So this year I'm taking my own advice. Rather than focusing on what my SNK friends are doing and making excuses (there, I admitted it!) for why I can't do the same, I'm spending 2012 focused on what I CAN do within my own personal parameters -- single woman living in one of the most expensive cities in the country with two lovely kids with expensive tastes in private school, one only 3 years from college and dreams of going to a very expensive school across the country. 

And then I'm doing it. 

This blog was the first step.  I'll let you know when I've figured out step 2.

Monday, January 16, 2012

Today's Dilemma

Originally written 6.15.11

I have an important meeting tonight that’s been on my calendar for 3 weeks.  I f’d up last week.  Had a sitter all lined up (my best friend and godmother to my oldest) and then realized that morning I had the wrong date.  Note:  I only realized this when I sent the person I’m meeting an email reviewing what I wanted to accomplish.  His response, “WTF?”…Embarrassing!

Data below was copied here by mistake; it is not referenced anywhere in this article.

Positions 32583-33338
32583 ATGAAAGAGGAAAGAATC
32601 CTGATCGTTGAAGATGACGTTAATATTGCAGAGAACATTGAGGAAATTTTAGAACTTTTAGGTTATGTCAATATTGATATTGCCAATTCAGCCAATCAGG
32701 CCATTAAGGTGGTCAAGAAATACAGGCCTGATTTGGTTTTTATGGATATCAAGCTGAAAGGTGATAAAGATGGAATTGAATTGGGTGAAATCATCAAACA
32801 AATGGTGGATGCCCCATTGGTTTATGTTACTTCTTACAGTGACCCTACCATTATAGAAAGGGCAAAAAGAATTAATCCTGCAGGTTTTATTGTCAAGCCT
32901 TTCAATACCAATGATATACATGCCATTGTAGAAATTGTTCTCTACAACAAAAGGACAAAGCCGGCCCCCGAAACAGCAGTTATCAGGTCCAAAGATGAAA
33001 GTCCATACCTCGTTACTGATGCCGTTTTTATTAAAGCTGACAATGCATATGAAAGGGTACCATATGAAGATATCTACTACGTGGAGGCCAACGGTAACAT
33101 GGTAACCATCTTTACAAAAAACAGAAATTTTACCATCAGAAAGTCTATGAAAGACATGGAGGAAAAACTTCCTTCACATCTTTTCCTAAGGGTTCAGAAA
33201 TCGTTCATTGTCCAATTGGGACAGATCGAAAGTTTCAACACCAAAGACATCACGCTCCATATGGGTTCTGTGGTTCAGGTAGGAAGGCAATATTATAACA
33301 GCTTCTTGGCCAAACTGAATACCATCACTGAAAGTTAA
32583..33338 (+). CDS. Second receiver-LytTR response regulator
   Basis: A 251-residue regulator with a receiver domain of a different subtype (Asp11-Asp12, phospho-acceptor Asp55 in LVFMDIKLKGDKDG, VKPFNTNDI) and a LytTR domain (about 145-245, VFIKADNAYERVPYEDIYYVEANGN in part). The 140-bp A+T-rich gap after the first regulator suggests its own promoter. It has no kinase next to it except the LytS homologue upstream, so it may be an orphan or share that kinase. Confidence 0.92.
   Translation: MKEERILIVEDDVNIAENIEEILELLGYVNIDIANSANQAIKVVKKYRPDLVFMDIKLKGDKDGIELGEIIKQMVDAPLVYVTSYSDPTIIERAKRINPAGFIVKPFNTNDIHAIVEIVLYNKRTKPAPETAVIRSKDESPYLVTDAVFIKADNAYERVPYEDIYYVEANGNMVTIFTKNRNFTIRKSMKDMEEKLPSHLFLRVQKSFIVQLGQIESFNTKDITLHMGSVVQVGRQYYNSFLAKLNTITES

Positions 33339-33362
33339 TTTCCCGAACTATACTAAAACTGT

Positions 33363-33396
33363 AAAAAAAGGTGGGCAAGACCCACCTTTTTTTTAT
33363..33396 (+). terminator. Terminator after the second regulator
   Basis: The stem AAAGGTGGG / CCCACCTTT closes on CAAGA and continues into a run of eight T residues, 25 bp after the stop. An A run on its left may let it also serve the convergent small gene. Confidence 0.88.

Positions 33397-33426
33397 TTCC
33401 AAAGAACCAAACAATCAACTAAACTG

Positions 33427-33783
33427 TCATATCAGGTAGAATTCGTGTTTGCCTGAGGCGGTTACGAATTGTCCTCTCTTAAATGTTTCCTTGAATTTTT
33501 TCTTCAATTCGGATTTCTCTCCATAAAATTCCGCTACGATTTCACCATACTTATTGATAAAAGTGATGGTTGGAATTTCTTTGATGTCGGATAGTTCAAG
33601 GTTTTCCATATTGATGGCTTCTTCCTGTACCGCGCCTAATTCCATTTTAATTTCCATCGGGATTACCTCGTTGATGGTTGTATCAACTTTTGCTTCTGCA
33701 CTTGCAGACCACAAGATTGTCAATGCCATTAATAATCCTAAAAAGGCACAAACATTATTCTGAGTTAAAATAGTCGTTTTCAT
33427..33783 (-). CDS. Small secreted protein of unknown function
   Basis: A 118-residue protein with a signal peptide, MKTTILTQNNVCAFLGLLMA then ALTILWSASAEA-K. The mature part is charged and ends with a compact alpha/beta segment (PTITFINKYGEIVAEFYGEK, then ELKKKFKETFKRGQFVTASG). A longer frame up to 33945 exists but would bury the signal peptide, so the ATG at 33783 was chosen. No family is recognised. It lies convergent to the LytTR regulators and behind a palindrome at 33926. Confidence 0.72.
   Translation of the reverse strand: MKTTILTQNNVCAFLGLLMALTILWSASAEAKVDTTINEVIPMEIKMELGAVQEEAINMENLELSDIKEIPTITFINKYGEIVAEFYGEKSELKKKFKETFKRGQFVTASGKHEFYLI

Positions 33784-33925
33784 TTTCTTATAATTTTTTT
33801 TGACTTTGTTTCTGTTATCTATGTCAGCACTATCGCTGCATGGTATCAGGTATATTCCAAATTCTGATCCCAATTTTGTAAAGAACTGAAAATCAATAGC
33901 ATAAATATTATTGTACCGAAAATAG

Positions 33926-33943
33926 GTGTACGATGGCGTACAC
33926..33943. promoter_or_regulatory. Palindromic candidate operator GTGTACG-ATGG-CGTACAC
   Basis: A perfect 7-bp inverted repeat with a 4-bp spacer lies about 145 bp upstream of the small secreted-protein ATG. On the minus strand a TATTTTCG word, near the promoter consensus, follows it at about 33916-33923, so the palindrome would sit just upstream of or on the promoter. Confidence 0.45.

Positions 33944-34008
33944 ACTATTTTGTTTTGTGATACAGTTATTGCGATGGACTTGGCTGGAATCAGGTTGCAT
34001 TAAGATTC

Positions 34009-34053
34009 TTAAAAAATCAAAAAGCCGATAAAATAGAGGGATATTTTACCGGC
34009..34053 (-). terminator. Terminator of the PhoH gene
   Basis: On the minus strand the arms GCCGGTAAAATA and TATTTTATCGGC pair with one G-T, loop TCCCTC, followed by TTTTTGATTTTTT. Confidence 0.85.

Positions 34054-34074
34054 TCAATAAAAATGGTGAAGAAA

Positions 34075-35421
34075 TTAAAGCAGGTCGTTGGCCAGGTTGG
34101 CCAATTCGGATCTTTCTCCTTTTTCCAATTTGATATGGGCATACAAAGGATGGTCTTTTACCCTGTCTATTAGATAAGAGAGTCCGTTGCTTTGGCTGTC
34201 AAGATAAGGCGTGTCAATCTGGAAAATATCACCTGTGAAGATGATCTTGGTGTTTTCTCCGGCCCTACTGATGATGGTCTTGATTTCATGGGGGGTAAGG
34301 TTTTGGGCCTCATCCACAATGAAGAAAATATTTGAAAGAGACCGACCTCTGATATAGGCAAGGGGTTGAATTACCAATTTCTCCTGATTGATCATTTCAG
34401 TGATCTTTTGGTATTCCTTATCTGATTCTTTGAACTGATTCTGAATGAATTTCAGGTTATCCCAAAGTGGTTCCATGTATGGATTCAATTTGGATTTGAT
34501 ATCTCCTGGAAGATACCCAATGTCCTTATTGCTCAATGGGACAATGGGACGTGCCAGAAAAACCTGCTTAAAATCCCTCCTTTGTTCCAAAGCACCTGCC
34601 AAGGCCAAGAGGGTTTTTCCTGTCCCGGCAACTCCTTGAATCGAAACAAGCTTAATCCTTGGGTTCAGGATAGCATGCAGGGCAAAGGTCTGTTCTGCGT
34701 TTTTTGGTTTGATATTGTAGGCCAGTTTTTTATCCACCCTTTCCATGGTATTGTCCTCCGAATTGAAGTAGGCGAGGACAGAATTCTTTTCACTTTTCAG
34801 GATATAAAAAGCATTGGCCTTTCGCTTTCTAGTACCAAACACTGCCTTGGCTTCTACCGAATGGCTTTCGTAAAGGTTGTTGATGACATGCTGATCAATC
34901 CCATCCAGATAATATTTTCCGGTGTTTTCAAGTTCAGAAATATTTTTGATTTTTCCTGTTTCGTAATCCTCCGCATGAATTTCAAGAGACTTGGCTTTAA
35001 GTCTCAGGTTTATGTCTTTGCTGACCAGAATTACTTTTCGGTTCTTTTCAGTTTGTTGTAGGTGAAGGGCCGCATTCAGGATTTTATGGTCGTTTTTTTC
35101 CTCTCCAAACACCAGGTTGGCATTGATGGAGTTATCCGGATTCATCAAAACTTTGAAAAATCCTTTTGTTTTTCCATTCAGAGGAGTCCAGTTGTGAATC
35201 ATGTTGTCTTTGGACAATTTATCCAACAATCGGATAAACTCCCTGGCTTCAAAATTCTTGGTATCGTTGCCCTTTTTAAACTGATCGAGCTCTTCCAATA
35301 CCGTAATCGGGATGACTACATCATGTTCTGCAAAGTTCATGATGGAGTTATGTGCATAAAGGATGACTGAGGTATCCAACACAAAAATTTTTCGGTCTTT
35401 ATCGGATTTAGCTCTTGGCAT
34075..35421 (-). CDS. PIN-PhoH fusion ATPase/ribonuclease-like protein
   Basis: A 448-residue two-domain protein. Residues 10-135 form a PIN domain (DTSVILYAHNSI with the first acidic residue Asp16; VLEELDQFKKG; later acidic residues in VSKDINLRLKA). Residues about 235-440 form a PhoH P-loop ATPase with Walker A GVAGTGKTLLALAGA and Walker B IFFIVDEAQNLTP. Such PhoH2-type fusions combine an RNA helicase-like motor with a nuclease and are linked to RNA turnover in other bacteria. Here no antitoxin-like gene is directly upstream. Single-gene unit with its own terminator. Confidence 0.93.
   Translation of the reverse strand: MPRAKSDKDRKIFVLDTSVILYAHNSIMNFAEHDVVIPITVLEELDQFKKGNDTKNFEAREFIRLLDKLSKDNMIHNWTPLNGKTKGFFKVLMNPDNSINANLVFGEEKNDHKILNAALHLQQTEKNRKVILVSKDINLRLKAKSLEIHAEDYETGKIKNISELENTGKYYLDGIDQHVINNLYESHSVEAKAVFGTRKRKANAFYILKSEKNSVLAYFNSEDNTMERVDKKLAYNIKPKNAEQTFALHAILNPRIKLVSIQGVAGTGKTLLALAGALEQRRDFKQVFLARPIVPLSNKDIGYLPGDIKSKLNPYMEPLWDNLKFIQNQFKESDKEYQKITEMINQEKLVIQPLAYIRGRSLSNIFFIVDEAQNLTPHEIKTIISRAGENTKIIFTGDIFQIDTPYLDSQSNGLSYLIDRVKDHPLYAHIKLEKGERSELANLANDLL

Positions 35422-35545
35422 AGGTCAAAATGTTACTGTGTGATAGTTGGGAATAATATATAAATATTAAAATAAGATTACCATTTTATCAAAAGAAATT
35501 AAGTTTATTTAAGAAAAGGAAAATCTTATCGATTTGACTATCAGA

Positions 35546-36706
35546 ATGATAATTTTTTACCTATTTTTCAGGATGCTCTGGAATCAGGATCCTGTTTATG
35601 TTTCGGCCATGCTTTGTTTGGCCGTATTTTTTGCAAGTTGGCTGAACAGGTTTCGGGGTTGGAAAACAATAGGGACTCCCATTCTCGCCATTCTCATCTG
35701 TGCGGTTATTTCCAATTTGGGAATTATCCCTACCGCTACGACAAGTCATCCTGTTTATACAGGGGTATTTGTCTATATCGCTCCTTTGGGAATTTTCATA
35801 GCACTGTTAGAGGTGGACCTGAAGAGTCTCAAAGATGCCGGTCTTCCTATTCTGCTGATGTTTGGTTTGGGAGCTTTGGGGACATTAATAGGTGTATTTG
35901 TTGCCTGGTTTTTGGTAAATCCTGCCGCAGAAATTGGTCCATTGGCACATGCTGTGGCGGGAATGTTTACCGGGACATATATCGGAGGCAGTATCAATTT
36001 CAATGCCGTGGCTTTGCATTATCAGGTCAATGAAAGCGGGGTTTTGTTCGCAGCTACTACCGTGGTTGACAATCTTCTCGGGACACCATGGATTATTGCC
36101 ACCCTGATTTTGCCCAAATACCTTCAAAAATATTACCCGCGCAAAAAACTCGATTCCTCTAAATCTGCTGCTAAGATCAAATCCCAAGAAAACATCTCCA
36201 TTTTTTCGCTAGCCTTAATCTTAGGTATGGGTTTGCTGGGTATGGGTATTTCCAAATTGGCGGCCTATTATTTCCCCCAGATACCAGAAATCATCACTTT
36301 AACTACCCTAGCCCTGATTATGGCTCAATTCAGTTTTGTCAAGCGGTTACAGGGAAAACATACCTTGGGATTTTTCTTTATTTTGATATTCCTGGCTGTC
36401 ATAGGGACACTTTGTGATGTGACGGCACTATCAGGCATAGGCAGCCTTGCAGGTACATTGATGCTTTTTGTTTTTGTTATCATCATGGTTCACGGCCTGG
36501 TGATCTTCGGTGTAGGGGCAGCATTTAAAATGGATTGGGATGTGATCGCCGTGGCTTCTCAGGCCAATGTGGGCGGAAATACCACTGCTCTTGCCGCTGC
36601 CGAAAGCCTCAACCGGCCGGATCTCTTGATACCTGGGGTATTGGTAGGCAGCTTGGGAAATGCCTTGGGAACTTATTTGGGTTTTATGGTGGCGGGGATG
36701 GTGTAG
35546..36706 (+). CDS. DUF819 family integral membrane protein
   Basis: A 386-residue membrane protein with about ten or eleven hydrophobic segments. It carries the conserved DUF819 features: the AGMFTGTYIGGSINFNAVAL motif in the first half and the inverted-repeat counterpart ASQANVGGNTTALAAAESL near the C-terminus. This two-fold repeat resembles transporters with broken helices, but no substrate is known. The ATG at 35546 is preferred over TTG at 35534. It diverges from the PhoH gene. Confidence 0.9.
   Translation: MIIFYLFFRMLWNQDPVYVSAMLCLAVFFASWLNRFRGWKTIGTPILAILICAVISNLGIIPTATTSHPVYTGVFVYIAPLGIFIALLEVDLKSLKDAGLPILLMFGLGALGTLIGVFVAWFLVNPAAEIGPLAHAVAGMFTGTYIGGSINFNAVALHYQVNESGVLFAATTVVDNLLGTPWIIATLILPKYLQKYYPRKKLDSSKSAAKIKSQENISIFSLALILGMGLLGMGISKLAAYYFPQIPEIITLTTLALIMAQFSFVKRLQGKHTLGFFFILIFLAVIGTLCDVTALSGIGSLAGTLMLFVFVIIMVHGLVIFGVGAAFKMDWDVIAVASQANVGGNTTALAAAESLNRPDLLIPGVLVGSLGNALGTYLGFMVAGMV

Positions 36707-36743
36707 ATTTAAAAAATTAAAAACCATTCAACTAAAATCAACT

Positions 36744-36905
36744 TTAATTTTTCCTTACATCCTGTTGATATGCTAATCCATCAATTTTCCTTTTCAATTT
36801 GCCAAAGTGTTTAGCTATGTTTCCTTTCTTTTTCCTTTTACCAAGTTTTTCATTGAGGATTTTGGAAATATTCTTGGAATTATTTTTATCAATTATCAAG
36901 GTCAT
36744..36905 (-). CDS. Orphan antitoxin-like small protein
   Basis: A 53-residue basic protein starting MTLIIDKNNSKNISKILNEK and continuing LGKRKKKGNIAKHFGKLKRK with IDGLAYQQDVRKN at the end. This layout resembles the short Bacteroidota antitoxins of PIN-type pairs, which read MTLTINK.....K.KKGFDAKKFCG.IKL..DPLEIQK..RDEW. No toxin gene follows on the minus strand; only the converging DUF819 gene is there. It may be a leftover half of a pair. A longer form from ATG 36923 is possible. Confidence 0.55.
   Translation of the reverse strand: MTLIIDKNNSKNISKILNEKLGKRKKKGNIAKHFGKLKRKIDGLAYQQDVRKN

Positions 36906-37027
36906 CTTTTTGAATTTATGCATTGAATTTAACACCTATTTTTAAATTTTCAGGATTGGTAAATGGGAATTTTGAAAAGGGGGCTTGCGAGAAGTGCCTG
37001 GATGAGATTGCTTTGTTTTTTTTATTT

So the meeting is tonight.  Did I say it was important? 

Well late last night I realized my 9 year old son, Aidan, has a project due tomorrow morning that we haven’t even started. 

And here’s where I stop to gripe about the hardships of single motherhood.

1.   Married moms would have a partner to get it done…don’t have that (I know some married moms will say they don’t have that either but that’s a topic for your own blog!)
2.   His dad actually gets the same homework notices I do and even though Aidan was there all weekend, it wasn’t done.  I kick myself for not texting his dad a reminder (no, divorce does not eliminate this from my to-do list, if I want to keep my sanity).